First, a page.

Staying on the Road to Recovery – by guest blogger Elijah Dawson
For people in recovery, a fresh start in life often means getting back into a career-focused mode, which might include taking on temporary jobs while searching for the perfect vocational fit. In addition to finding work you’re skilled at, ensure you’re in an environment that can help support your recovery and keep you focused on achieving your short and long-term goals. If you’ve been incarcerated and are making a new start, the Greater Gwinnett Reentry Alliance can be your advocate.
Where to Job Hunt
There are a number of places to find part-time, temporary, and gig job leads. Many online job boards have “gig” and “freelance” job categories, and you can easily upload a resume and apply for several jobs at once. You can also sign up for new job notices, delivered to your inbox daily. In addition, temporary employment agencies are another option, as are referrals from friends and family. If you’re working with a probation officer or rehab counselor, they may also be able to give you direct referrals to industries and individuals who they work with on a regular basis.
Focus on Flexibility
A job that gives you flexibility will give you freedom to attend meetings as necessary, as well as apply for full-time work in your area of interest or expertise. This might include becoming part of the gig economy where you can take on work as needed to make ends meet. Maybe you drive rideshare, deliver food, or shop for others. Depending on where and how much you work, you should be able to generate a decent interim income while still having time to focus on your sobriety and your professional job hunt.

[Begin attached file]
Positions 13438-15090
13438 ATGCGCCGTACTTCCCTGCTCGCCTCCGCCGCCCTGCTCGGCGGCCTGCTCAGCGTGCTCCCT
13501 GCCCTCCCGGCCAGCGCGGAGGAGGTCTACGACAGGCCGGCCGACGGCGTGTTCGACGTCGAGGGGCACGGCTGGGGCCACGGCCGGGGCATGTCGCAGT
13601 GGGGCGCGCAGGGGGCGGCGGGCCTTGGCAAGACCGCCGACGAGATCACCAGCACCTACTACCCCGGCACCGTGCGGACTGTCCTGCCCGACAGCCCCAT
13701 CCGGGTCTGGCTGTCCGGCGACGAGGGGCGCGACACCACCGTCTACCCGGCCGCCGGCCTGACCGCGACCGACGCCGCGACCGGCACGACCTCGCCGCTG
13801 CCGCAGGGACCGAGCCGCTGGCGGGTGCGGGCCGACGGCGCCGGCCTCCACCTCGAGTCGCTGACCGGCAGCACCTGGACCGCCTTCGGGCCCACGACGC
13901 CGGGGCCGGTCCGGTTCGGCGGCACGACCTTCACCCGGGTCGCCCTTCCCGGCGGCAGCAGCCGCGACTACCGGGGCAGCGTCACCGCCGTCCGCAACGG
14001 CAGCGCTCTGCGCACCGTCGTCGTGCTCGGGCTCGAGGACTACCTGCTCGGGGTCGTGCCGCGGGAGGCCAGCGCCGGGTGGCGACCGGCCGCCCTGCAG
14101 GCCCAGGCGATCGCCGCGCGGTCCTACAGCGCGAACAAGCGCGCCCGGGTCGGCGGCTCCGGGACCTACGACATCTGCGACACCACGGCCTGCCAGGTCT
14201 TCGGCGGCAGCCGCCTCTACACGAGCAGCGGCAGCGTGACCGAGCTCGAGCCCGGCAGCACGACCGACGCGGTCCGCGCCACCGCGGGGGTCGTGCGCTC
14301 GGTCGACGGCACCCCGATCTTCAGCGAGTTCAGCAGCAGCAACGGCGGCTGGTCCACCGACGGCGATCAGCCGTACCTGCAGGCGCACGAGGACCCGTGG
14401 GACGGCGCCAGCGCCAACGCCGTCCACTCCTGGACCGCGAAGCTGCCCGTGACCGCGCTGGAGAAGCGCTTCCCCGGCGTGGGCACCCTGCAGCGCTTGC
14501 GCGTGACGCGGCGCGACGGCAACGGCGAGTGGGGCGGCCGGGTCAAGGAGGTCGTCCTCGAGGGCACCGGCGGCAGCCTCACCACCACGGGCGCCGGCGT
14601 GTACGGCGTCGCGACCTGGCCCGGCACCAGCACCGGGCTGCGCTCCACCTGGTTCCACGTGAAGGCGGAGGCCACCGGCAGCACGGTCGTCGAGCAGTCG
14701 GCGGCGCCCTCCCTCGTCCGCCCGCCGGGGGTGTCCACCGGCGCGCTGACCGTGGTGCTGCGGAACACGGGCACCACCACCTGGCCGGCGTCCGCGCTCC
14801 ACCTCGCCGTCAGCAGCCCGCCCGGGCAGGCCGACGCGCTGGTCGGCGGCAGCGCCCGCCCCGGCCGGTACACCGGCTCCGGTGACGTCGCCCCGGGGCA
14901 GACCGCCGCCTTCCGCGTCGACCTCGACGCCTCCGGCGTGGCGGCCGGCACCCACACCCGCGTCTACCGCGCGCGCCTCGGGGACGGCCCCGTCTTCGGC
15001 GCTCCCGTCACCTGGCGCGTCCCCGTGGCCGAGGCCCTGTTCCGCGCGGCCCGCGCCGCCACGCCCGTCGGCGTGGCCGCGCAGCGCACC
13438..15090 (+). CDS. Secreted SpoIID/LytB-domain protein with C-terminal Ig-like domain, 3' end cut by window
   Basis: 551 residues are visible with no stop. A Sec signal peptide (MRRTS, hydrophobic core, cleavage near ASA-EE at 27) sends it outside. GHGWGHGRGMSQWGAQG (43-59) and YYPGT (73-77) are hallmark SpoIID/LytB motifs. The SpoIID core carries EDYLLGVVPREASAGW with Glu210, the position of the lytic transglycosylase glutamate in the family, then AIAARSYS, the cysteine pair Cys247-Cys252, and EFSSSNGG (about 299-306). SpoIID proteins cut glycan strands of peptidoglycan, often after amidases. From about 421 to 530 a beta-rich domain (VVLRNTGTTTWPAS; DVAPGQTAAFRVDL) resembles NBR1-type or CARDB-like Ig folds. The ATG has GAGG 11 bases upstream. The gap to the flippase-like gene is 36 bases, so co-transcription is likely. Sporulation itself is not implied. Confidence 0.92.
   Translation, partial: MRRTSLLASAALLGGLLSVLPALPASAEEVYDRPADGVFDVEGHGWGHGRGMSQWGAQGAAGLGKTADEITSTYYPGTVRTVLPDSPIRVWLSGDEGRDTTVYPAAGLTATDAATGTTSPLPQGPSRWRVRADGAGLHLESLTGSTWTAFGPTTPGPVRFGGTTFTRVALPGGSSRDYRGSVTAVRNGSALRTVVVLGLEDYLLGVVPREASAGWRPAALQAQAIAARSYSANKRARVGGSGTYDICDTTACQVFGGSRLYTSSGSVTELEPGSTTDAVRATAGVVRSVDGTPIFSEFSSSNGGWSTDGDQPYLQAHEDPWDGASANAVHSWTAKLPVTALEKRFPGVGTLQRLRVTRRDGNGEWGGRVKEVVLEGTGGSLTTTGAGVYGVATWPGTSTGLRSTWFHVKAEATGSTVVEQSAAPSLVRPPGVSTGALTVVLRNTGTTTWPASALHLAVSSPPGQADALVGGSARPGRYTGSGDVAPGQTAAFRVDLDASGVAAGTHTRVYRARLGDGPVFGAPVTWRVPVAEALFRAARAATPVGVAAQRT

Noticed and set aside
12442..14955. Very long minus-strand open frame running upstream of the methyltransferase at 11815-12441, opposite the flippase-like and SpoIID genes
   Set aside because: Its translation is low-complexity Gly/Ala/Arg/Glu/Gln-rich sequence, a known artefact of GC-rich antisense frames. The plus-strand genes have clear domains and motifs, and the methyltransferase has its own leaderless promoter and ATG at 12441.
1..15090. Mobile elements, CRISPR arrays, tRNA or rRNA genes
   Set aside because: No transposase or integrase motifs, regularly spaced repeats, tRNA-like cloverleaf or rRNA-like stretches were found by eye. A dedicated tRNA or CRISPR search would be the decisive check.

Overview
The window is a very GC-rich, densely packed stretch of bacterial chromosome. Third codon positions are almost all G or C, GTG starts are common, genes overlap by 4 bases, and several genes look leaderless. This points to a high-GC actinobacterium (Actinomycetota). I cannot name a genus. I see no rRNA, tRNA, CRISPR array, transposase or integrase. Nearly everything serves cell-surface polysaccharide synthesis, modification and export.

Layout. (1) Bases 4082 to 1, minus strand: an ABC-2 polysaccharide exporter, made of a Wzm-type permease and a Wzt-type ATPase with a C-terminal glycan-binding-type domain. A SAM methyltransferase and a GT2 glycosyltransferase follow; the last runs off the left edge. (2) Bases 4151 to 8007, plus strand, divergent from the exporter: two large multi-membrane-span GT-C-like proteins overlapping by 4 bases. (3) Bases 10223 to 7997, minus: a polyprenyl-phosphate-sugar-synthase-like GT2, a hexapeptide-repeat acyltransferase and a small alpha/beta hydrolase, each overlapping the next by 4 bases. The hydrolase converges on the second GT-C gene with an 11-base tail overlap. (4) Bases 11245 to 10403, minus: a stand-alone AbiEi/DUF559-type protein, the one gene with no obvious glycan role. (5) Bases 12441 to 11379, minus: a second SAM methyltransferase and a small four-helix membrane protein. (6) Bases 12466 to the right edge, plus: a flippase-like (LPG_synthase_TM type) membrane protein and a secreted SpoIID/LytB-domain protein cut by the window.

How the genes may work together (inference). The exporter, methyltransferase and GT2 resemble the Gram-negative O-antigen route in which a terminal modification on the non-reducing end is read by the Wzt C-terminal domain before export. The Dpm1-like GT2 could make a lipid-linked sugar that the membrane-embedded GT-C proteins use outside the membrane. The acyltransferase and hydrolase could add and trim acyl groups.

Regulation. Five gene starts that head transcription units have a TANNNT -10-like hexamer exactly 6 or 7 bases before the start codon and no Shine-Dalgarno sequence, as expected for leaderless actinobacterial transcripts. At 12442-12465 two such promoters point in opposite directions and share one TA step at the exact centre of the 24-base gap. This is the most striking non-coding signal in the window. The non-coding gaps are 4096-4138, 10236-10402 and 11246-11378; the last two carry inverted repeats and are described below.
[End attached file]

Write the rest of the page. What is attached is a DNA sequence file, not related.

Pursue Your Passion
Tap into your professional skills, your education, or your hobby as a way to earn an income. You may be able to find work as a consultant, a tutor, a handyperson, a virtual assistant, or a pet sitter. You will be considered an independent contractor, and you may need to issue invoices and pay taxes on your earnings. Keep good records and have an invoicing process in place to ensure you’re paid in a timely manner. A free invoice generator can let you customize premade templates with your choice of colors, fonts, and logo, and you can also download your invoices in your preferred format.
Reach Out in Meetings
Attending regular meetings is likely part of your recovery program, and you can certainly inquire here about job leads and resources. Ask your group moderator in advance if there are resources for regulars that can help you find viable employment opportunities. According to American Addiction Centers, your sponsor can be another valuable resource, as they’ve likely assisted others in your situation and probably have an established support network they can help you tap into. If you don’t have a sponsor, ask your group leader how to find one.
In addition to working with your sponsor and attending meetings, you’ll want to ensure you’re practicing good self-care measures, reducing stress, and eliminating temptations and the potential for relapse. Avoid socializing with people who might lead you into past bad habits, and avoid jobs that might put you in a position to backslide – like working as a bartender, or in a nightclub. If you are in need of help and aren’t sure where to turn, FindTreatment.gov can help you connect with the appropriate substance abuse treatment center in your geographic region. Being in recovery is a healthy place to be. Focus your energy on rebuilding your mental, physical, and emotional health and wellness, and ask for help when you need it. Few people walk the path from addiction to recovery alone.
The Greater Gwinnett Reentry Alliance’s mission is to build a bridge for formerly
incarcerated individuals to facilitate their successful reintegration into society. From housing resources and job development to transportation assistance and mentoring, GGRA provides hands-on support. Reach out today to learn more.